Eco-Certified Hotels Gain Benefit of More Resource Efficient Operations Says New Cornell Study
March 28, 2014 10:15am
The study, "Exploring the Relationship between Eco-certifications and Resource Efficiency
in U.S. Hotels," was written by Jie J. Zhang, Nitin Joglekar, Rohit Verma, and Janelle Heineke. Zhang is an associate professor at University of Vermont, Joglekar and Heineke are professors at Boston University, and Verma is a professor at the Cornell School of Hotel Administration. The study is available at no charge from the CHR.
"As we all know, the hotel industry has been hoping to see improved sales or market position from environmental sustainability, but maybe we have all been looking in the wrong place for the benefits from eco-certification," said Verma. "The intriguing thing here is that this study shows a benefit from sustainability initiatives that has been hidden in plain sight. The fact that eco-certified hotels are more efficient is even more interesting because many hotel operators were worried that sustainability would be more expensive, not less."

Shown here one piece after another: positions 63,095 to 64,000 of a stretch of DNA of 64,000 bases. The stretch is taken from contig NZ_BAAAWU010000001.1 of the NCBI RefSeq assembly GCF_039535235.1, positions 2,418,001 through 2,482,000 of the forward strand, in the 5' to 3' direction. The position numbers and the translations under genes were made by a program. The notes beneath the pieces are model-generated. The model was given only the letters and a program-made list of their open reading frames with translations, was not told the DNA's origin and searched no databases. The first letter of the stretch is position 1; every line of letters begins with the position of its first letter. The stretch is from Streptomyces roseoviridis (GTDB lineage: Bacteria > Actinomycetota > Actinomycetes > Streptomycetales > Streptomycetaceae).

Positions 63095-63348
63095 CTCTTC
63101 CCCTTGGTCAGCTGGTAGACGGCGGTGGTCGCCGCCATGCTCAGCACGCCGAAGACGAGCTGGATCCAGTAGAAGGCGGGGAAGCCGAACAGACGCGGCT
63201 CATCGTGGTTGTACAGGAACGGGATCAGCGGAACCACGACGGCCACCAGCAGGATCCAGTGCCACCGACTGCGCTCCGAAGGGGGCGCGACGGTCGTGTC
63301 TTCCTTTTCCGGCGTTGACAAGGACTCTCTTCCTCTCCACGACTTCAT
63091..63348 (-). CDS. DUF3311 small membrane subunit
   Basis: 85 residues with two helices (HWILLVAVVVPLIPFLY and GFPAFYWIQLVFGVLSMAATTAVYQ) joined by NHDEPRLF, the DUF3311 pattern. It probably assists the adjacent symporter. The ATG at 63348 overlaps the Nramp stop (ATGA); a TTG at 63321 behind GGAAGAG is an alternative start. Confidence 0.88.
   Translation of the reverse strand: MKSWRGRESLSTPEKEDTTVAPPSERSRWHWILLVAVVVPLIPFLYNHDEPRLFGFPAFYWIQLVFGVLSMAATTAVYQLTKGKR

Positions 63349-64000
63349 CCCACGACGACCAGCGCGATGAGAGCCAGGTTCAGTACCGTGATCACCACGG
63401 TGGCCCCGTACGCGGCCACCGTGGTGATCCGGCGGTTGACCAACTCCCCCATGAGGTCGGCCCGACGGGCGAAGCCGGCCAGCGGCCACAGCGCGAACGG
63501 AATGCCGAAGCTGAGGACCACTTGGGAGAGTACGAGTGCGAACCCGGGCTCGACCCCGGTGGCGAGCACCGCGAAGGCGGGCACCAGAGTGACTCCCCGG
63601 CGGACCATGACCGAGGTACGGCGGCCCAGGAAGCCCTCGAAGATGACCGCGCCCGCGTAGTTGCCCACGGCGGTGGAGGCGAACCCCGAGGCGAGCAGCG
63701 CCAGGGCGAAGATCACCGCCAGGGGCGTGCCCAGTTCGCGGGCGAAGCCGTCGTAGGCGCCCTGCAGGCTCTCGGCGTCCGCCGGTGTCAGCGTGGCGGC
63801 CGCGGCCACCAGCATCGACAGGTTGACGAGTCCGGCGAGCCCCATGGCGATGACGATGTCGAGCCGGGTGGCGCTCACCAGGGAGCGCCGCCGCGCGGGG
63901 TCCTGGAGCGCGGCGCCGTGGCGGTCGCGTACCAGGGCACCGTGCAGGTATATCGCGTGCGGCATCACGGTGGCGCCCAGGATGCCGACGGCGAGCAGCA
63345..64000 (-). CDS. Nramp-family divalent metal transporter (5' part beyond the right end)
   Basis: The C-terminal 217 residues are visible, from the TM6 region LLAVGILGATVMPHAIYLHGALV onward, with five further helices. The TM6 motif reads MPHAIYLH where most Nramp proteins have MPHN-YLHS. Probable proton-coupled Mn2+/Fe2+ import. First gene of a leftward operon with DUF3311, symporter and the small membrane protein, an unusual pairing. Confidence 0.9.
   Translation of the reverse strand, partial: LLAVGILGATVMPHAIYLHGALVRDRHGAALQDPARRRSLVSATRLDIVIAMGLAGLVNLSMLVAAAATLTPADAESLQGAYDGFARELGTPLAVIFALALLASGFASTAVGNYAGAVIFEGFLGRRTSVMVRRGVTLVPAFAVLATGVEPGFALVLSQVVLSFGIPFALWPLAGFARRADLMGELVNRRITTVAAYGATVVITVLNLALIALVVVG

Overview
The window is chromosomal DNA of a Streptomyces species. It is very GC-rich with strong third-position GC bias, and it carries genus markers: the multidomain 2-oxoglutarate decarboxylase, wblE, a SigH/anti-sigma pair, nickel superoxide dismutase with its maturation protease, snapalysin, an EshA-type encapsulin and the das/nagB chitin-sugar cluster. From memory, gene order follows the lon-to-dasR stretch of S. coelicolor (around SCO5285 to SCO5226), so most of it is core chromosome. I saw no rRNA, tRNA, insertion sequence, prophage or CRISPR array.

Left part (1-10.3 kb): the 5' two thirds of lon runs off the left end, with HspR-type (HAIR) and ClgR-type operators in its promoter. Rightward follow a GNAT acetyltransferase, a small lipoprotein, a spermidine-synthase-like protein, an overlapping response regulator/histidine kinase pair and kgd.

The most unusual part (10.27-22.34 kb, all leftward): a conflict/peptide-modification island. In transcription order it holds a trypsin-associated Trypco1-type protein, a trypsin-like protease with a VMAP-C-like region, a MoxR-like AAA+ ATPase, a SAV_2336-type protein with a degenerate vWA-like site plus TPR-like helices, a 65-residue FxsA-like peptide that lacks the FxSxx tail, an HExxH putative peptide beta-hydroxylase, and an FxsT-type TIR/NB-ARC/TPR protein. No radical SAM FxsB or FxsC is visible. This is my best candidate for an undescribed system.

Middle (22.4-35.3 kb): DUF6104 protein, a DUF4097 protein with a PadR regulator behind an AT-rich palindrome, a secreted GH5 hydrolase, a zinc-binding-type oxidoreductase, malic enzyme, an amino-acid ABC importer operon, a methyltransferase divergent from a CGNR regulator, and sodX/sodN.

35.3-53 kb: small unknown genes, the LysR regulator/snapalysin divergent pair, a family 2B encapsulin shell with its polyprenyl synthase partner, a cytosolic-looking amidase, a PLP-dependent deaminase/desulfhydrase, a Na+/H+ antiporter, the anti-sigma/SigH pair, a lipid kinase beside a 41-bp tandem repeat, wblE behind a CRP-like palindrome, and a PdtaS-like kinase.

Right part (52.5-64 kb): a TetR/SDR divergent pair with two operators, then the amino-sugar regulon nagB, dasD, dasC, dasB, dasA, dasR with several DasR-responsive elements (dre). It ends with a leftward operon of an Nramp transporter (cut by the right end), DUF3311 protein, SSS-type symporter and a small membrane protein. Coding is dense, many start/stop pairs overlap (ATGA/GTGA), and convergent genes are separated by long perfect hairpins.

PKF Hospitality, which is a CHR Friend, provided data on hotel spending. The study examined both guest-related expenditures (which are driven by guests' activities) and the hotels' own operating expenditures. Expenses in both categories were significantly lower in eco-certified 4-star hotels. The effect also occurred in 3-star and 5-star hotels, but the difference was not as strong.
Travelocity.com is a subsidiary of Sabre Hospitality Solutions, which is a CHR Partner. As part of the Global Sustainable Tourism Council, Sabre has developed an eco-certification program which is the basis of Travelocity's Eco-Leaf label. This designation is given to hotels that have earned any of several second- and third-party environmental certifications, such as EnergyStar, LEED, or the U.K.'s Green Tourism Business Scheme. The key requirement of all eco-designations is that the certification can be audited.
Contact: Jane Henion
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